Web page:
I see reverb as a soundesign tool to be used or misused, by those who understand its function and perhaps those that may only have a cursory understanding of it. I also believe that opinions on what constitutes a good piano sound will vary widely depending on the opinionator's musical tastes. With that said, I'll just add my
I believe it's true that reverb – especially an overabundance of it – can be a cover-up. But on a simpler level, I very much appreciate a good convolution reverb that imparts a sense of "space" when I'm listening to myself playing a decent virtual piano at home. This is much more evident when I wear headphones, of course. Through speakers, you're effectively projecting the sound of a "piano in a space" into a room with surfaces that are doing the same thing – sort of a "dual layer" of "spaciousness" - I really don't know what to call it, but it usually doesn't sound great to me.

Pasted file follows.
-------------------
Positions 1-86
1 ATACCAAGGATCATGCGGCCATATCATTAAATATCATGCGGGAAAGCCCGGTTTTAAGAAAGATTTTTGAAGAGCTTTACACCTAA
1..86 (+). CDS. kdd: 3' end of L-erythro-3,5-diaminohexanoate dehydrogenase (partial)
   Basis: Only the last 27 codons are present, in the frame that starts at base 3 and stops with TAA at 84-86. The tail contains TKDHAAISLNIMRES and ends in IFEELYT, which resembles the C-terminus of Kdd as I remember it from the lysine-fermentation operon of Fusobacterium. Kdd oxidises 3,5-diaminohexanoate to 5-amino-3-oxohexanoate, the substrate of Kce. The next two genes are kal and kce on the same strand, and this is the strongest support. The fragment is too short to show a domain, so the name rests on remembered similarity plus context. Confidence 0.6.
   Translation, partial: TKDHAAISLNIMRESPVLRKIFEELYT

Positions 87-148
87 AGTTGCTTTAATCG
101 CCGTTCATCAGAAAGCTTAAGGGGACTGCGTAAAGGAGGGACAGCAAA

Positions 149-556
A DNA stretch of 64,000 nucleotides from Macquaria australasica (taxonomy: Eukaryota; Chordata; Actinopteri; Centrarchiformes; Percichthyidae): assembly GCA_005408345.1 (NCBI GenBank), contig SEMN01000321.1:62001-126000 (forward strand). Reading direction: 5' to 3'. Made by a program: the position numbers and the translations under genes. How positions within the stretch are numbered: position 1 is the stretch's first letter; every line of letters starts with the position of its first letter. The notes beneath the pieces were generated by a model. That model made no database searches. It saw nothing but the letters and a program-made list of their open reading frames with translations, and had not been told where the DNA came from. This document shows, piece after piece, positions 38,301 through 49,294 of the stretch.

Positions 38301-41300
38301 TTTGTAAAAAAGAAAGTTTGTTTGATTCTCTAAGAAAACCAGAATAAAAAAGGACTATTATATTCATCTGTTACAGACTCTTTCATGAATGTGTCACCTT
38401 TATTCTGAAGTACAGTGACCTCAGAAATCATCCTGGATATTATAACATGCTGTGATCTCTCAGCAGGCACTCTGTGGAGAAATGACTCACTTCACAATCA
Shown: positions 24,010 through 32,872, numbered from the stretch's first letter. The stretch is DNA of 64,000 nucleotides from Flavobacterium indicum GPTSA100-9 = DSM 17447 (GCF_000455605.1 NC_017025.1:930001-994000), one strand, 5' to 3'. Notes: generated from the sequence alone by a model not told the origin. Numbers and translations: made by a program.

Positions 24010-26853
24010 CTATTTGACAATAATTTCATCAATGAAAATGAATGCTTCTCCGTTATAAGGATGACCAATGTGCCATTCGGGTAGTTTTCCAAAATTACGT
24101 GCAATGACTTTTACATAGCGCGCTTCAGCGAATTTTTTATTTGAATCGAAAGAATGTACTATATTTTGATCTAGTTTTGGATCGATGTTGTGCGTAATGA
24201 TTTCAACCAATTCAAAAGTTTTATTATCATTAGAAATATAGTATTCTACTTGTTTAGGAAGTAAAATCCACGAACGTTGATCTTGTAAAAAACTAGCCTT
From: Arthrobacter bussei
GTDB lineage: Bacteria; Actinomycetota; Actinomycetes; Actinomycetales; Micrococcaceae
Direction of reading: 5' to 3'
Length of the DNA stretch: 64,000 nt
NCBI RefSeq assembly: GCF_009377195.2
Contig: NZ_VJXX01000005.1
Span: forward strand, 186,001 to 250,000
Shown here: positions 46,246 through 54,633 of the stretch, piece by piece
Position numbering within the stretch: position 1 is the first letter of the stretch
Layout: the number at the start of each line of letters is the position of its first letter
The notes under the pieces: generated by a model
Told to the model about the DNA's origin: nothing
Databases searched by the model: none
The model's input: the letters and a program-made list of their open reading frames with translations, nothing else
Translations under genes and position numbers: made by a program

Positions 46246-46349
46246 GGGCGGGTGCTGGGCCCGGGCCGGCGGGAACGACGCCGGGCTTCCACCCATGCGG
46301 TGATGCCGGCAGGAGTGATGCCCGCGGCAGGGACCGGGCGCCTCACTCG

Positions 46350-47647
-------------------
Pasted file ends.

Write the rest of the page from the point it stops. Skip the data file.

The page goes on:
When I do gigs, I use an algorithmic reverb but generally keep my sound dry. However I'll often vary the reverb amount somewhat depending on the "density" of the music coming off the stage. On a slow ballad, with lots of space between notes, I do bump up the Rt and verb's mix level because it's easier to hear the sound of the space I'm in – and with everything else echoing, hearing myself too dry causes me to tense up in my playing. I don't enjoy it; my piano sound seems mismatched to everything else. In a sense, I'm acting as a "producer" in a recording studio environment, balancing things so that the totality of the band's sound is unified – to me, anyway.
I'll just add that I do prefer my piano samples dry, for the simple reason that it's much easier to add
reverb to a sound than to subtract